Learning to read is the process of acquiring the skills necessary for reading; that is, the ability to acquire meaning from print. Learning to read is paradoxical in some ways. For an adult who is a fairly good reader, reading seems like a simple, effortless and automatic skill but the process builds on cognitive, linguistic, and social skills developed in the years before reading typically begins.
Other articles related to "learning to read":
... Individuals with reading comprehension difficulties are commonly described as poor comprehenders ... They have normal decoding skills as well as a fluid rate of reading, but have difficulty comprehending text when read ...
Famous quotes containing the words read and/or learning:
“When I read a story, I relive the moment from which it sprang. A scene burned itself into me, a building magnetized me, a mood or season of Natures penetrated me, history suddenly appeared to me in some tiny act, or a face had begun to haunt me before I glanced at it.”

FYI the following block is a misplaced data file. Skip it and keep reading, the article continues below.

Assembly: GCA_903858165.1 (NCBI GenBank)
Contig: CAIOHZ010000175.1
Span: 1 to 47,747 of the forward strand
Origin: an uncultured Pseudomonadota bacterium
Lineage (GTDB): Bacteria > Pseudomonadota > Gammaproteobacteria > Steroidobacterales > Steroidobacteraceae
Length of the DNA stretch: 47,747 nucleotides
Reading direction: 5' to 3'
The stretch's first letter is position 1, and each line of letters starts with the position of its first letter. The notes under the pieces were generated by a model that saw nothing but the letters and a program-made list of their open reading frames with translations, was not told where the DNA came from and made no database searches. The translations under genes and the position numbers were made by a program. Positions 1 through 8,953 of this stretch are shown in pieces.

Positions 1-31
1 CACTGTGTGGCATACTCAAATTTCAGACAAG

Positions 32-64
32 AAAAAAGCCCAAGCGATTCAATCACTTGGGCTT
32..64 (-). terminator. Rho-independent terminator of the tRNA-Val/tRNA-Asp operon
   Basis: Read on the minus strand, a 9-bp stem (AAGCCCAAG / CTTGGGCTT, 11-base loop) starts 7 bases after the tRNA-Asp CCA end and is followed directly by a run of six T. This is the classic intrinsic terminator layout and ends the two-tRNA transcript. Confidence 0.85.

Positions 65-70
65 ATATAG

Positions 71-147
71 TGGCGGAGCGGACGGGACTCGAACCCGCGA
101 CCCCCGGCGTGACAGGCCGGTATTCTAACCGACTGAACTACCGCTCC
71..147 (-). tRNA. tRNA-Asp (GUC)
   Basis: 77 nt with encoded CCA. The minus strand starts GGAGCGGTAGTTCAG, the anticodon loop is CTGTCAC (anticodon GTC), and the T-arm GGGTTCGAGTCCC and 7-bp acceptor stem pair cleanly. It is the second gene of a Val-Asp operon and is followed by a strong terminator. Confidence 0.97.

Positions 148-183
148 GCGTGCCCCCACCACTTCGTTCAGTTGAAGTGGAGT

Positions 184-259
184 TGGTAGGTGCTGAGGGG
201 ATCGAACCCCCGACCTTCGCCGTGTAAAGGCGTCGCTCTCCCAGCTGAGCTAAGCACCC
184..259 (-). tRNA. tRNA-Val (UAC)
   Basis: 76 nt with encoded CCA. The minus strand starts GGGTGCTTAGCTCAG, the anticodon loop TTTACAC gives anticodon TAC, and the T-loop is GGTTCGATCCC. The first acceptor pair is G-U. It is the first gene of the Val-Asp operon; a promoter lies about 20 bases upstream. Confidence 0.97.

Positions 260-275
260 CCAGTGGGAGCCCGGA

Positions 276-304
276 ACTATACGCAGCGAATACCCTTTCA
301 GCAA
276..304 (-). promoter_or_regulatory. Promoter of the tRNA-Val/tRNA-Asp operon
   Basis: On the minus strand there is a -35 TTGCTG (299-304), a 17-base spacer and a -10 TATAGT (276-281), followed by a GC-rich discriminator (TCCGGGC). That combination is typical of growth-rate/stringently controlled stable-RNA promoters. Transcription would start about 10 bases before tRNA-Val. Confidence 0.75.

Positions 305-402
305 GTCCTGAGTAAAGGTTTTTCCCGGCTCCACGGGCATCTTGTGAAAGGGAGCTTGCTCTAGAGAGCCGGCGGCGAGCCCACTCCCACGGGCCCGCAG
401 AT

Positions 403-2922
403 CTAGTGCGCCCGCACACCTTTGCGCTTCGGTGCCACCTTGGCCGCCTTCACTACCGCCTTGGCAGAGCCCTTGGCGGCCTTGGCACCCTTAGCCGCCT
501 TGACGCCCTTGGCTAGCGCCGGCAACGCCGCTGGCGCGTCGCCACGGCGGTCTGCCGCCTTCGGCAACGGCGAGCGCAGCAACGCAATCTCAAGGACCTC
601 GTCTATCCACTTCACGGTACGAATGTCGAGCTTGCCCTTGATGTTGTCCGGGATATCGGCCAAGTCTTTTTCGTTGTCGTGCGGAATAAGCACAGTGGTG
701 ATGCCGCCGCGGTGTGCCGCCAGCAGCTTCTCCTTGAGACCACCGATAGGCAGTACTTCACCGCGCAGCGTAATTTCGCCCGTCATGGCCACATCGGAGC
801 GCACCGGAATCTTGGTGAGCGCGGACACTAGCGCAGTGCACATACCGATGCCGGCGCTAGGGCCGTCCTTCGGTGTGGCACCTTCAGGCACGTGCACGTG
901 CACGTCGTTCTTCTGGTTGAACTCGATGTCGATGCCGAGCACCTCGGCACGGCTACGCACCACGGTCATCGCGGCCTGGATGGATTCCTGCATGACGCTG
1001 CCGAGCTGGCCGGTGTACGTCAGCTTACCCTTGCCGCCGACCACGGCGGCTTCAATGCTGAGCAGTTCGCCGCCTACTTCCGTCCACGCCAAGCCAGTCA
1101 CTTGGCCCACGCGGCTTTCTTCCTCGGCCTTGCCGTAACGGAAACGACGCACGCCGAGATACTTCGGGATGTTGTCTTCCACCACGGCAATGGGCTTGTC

—Elizabeth Bowen (18991973)
“...I didnt consider intellectuals intelligent, I never liked them or their thoughts about life. I defined them as people who care nothing for argument, who are interested only in information; or as people who have a preference for learning things rather than experiencing them. They have opinions but no point of view.... Their talk is the gloomiest type of human discourse I know.... This is a red flag to my nature. Intellectuals, to me have no natures ...”
—Margaret Anderson (18861973)